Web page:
personal favorites / poetry collections… Duino Elegies by Rainer Maria Rilke / poems & video

Rainer Maria Rilke

Duino Elegies

from “The Fourth Elegy”
 

O Bäume Lebens, o wann winterlich?
Wir sind nicht einig. Sind nicht wie die Zug-
vögel verständigt. Überholt und spät,
so drängen wir uns plötzlich Winden auf
und fallen ein auf teilnahmslosen Teich.
Blühn und verdorrn ist uns zugleich bewußt.
Und irgendwo gehn Löwen noch und wissen,
solang sie herrlich sind, von keiner Ohnmacht.
 
~
 
O trees of life, when does your winter come?
We are not in harmony, our blood does not forewarn us
like migratory birds’. Late, overtaken,
we force ourselves abruptly onto the wind
and fall to earth at some iced-over lake.
Flowering and fading come to us both at once.
And somewhere lions still roam and never know,
in their majestic power, of any weakness.
 

 
&
 
 
 
 
from “The Tenth Elegy”
 
 
Aber erweckten sie uns, die unendlich Toten, ein Gleichnis,
siehe, sie zeigten vielleicht auf die Kätzchen der leeren
Hasel, die hängenden, oder
meinten den Regen, der fällt auf dunkles Erdreich im Frühjahr.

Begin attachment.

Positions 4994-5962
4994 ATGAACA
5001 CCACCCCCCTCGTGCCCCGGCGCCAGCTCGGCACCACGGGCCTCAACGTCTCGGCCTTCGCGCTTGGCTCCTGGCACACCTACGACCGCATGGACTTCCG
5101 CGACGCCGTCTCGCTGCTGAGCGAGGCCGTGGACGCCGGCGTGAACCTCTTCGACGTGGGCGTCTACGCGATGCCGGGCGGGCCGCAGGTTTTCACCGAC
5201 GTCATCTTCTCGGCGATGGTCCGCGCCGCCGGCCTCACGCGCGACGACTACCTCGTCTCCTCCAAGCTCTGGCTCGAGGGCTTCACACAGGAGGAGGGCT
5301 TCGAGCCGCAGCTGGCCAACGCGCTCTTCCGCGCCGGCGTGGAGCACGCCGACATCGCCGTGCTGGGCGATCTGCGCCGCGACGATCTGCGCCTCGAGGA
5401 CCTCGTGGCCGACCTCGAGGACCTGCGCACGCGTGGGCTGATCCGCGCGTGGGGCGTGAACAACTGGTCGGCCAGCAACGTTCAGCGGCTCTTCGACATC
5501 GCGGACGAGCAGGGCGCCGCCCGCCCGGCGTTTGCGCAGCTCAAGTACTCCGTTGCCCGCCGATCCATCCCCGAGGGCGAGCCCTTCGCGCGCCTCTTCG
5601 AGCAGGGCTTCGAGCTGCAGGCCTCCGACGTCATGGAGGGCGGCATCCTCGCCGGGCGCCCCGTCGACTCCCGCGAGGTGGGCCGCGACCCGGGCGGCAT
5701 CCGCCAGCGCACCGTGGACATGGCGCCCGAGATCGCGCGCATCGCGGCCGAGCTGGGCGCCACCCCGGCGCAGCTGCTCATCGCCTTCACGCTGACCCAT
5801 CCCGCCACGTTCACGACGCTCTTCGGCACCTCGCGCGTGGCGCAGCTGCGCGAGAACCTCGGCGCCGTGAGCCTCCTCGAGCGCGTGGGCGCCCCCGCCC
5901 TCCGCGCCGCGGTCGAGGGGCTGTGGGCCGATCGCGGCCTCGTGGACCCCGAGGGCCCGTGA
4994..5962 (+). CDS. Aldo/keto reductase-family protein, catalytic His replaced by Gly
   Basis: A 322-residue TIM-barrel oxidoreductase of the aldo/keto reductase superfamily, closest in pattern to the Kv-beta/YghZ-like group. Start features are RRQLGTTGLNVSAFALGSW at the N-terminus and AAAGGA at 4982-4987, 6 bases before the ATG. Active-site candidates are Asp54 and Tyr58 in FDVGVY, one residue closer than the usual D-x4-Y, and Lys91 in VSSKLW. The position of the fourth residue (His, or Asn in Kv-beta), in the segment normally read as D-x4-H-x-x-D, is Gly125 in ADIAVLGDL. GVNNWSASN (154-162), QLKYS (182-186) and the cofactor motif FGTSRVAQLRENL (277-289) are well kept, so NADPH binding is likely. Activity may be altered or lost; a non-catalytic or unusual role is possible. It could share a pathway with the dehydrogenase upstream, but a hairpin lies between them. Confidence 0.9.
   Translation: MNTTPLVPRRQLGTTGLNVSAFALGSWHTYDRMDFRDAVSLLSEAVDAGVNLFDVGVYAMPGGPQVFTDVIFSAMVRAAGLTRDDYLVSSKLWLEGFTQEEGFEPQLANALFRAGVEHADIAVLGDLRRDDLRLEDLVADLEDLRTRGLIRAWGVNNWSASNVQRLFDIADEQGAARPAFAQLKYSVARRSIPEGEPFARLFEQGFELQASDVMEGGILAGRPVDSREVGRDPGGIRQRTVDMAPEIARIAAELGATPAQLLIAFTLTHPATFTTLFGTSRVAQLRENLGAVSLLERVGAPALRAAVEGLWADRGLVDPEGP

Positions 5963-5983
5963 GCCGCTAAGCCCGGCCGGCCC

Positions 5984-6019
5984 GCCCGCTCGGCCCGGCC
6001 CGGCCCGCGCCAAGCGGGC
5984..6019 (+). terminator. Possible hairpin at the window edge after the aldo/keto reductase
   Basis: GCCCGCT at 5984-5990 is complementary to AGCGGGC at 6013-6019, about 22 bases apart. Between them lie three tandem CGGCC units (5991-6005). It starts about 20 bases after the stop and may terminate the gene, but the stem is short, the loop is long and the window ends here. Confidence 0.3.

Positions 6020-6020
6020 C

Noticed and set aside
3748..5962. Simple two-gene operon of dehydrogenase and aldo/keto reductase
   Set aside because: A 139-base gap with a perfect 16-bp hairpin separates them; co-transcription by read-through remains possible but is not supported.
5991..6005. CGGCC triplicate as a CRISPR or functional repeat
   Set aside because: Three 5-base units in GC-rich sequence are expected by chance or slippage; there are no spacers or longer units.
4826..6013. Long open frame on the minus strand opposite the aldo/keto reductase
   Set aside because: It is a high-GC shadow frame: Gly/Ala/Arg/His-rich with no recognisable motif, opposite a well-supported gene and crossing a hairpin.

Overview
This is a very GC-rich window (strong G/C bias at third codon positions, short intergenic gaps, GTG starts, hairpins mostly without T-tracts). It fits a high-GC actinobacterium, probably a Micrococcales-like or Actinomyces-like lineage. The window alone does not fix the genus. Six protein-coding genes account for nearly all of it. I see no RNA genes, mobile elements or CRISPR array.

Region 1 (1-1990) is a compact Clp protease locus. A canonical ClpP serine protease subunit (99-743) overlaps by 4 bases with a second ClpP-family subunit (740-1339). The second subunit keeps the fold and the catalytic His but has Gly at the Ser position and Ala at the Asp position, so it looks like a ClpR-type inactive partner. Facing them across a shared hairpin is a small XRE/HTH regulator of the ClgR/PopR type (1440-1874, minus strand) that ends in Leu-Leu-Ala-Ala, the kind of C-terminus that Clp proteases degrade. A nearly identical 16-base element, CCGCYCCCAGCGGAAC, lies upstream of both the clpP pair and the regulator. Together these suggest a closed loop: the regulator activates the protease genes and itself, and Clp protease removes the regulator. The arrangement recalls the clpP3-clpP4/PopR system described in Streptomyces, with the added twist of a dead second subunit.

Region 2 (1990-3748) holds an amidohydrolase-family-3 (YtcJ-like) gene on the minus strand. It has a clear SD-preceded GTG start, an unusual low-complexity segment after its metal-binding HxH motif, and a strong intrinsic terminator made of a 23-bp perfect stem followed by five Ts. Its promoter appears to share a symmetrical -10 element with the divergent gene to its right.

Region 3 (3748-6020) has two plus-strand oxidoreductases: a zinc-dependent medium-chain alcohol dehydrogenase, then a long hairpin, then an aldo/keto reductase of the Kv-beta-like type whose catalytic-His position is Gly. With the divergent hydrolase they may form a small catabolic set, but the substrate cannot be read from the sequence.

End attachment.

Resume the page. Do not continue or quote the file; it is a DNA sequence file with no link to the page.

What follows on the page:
Und wir, die an steigendes Glück
denken, empfänden die Rührung,
die uns beinah bestürzt,
wenn ein Glückliches fällt.
 
~
 
But if the endlessly dead awakened a symbol in us,
perhaps they would point to the catkins hanging from the bare
branches of the hazel-trees, or
would evoke the raindrops that fall onto the dark earth in springtime.—

And we, who have always thought
of happiness as rising, would feel
the emotion that almost overwhelms us
whenever a happy thing falls.
 
       – Stephen Mitchell, trans.
 

Video: The Second Elegy

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~ by samofthetenthousandthings on May 3, 2012.

3 Responses to “personal favorites / poetry collections… Duino Elegies by Rainer Maria Rilke / poems & video”

  1. So amazing. What a genius. I think the translation is about as good as it can be, but I can only imagine what it must be like in the true mother tongue. We compared different translations of Rilke at Omega last summer. What a difficult task to be able to really understand the poet and the work and the nuances of both languages. I really respect it.

  2. Translation is a fascinating process. I’m very attached to one tiny vol. in particular – 19 Ways of Looking at Wang Wei – by Eliot Weinberger and Octavio Paz. A close look – 19 looks actually – at translating one poem.

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